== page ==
[whatwg] [rest-discuss] HTML5 and RESTful HTTP in browsers
mike at mykanjo.co.uk
Tue Nov 18 08:19:24 PST 2008
Hallvord R M Steen wrote:
>>>> "It's less typing" - Is that serious or are you joking?!
>>> Isn't it? :)
>> Well sure, but I still don't know if that was a joke or whether it was a
>> serious point!
> A bit of both. It's not an important point by any means, though I
> think less verbosity is valuable :)
Having multiple URIs for different resources, when HTTP provides an
alternative - is another type of verbosity. I'd much rather have it in
the markup, personally.
>>> The language and even format of a resource is actually
>>> often essential to that resource's identity. (The whole
>>> content-negotiation idea is based on that statement being false. I
>>> believe it's true.).
>> Language is a separate issue from content type. I would consider a
>> translated document as a separate resource which should be indicated in the
> OK, we agree here.
>>> For links *users* (and FWIW search engines,
>>> validators and other agents) may interact with it's however a big
>>> mistake to move away from one URL per variant of a resource. In light
>>> of my content negotiation experiments and experience I'd say an Access
>>> attribute in HTML would be harmful to the usability of URLs.
>> If your system is designed to provide several different content types for
>> users to be able to read/write/update/delete a single resource from various
>> different User Agents - it's totally misleading to provide a separate URL
>> for each of them.
>> If I update the information in /report.pdf - does that update the
>> information in /report.html and /report.xml ? They're seperate resources
>> (indicated by seperate URLs) so from a 'usability' point of view, the
>> expected result should be to *only* update that the information in
>> /report.pdf.. but that's not actually the case here since the system will
>> update the information in the other two URLs aswell.
> It's an interesting use case. It's also a simple UI issue that can be
> solved on a UI level, if, say, my CMS shows that I'm about to update
> "/report" or lists the files that will be affected. So this use case
> doesn't need to be addressed at an architectural level where it will
> have negative consequences for the usability of URLs.
That doesn't sound like it will end up very "uniform"!
>> This kind of behavior *breaks caching*, for obvious reasons.
> Caches have to check whether resources are fresh according to caching
> headers and/or settings anyway.
Don't reverse proxy caches automatically react to update the cache if a
PUT or POST is performed on a given URI?
>>> File types are all about convention. It's useful when sites follow the
>>> convention, and it's a surprise in the rare event when they don't.
>>> Since most of the time they do it's more useful than harmful.
>> What is the value of that 'convention'?
> To me it's high, because it lets me E-mail/share URLs and be certain
> of what variant the recipient sees, and it helps me decide whether or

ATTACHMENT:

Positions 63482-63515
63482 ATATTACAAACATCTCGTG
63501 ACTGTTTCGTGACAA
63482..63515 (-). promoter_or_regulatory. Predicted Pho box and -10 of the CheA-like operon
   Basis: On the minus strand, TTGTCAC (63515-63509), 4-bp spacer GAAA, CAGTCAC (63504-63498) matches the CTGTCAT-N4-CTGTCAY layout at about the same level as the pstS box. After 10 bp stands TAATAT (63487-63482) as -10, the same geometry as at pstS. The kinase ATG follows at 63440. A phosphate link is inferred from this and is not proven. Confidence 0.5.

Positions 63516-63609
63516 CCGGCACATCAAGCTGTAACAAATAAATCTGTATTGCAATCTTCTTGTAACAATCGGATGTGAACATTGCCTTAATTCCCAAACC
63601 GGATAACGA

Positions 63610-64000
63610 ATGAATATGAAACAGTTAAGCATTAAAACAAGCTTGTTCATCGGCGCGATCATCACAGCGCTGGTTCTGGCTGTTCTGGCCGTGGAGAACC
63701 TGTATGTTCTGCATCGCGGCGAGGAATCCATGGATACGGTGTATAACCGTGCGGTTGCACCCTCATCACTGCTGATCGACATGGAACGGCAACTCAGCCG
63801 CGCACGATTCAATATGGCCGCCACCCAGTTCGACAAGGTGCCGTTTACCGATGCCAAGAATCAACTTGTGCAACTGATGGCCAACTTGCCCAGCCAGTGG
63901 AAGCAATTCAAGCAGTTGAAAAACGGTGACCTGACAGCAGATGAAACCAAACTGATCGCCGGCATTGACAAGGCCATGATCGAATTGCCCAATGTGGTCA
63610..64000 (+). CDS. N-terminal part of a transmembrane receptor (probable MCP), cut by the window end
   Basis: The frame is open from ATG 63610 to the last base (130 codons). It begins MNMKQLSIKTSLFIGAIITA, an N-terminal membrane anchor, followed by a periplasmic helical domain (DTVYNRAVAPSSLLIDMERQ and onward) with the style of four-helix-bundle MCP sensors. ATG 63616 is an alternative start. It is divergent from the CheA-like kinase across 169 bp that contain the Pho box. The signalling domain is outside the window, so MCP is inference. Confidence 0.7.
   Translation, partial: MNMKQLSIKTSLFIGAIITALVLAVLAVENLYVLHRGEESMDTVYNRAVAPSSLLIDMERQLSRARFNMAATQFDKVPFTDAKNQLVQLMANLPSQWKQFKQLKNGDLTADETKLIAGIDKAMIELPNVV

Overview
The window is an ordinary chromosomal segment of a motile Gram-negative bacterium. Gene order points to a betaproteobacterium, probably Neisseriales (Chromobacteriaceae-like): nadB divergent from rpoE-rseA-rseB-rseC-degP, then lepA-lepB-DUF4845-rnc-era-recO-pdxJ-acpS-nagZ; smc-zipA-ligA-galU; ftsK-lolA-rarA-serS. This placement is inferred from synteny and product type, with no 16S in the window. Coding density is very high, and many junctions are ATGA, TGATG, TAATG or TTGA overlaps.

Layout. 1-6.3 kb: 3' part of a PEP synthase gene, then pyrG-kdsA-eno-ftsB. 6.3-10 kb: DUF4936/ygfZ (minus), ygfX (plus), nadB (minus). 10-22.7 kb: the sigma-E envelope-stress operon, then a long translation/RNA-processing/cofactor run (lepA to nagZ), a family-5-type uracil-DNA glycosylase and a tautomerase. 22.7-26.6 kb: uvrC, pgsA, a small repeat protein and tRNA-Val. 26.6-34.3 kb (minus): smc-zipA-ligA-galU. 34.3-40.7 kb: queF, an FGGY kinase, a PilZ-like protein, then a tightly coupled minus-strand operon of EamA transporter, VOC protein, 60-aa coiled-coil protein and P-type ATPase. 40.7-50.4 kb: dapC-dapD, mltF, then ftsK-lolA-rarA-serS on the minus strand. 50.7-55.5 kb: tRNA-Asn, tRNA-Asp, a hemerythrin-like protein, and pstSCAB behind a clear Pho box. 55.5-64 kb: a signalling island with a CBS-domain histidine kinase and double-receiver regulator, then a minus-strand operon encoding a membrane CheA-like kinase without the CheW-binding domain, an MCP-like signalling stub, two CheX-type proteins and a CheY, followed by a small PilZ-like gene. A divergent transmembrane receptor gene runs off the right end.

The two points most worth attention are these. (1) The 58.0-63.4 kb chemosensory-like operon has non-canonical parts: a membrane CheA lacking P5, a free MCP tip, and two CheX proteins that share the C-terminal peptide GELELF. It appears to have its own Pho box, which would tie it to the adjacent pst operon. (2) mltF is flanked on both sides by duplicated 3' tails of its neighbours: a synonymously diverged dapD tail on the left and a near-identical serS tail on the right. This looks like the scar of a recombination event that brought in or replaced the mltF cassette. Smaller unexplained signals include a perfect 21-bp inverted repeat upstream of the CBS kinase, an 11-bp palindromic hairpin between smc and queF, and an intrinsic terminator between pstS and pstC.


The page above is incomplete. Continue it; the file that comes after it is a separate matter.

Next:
> not to open links I receive. ("Oh, that's a .ppt file - I don't have a
> viewer for that so I won't bother").
You can be certain by telling them which UA is appropriate - if it's the
same information but just in a different format, why does it matter that
the content-type is different?
>> It only exists because of the present insufficiencies of HTML to provide
>> browsers with a way to leverage protocol level conneg.
> Perhaps, but it has proven valuable in many other ways.
What are you measuring that value against?
>>> My scepticism has nothing to do with whether it's easy to implement
>>> (though I think you underestimate the required efforts - for example
>>> the UA would need to verify that provided Accept: values are
>>> correct/don't cause security problems etc.). My scepticism has nothing
>>> to do with whether it is backwards compatible either. As a URL user I
>>> just want to defend the usability of URLs against a theoretically more
>>> pure but for practical purposes deeply flawed solution to a
>> It's interesting you mention security actually. Right now - as it stands -
>> your web browser is sending all of its requests with an Accept header that
>> contains a catch-all "*/*". That is significantly less secure
> This is incorrect. A malicious server can send you anything - no
> matter what the Accept: header (and the extension) is. Browsers have
> to deal with the fact that "anything" can come down the wire. (It
> would certainly be *nice* if malicious servers started respecting
> content negotiation and would stop sending you evil content if you
> stopped sending "*/*" in the Accept: header but something tells me
> things don't work that way).
>> - the fact
>> that you see .pdf at the end of the URL doesn't mean my server isn't about
>> to send you an executable. This is what I was referring to as "artificial
> If we implemented <a href="report" accept="application/pdf">report</a>
> the server could respond with an executable too. This argument is
> perfectly irrelevant to your case for HTTP-related attributes.
I agree, and it's in the rfc - that servers don't have to honor the
Accept header. It's certainly not any worse than URI conneg. Furthermore
- it's much easier for browser developers to create security mechanisms
against the standardised nature of Accept header and content-types; i.e.
if the content-type returned does not fit the Accept header of the
request then reject the response and notify the user of naughty behavior
from the server. This is much more difficult when you are doing conneg
in the URI because there are so many different ways of indicating to a
user what the content-type is that they are requesting:
HTTP conneg is much better suited for implementing security processes
like this because there is no ambiguity.
More information about the whatwg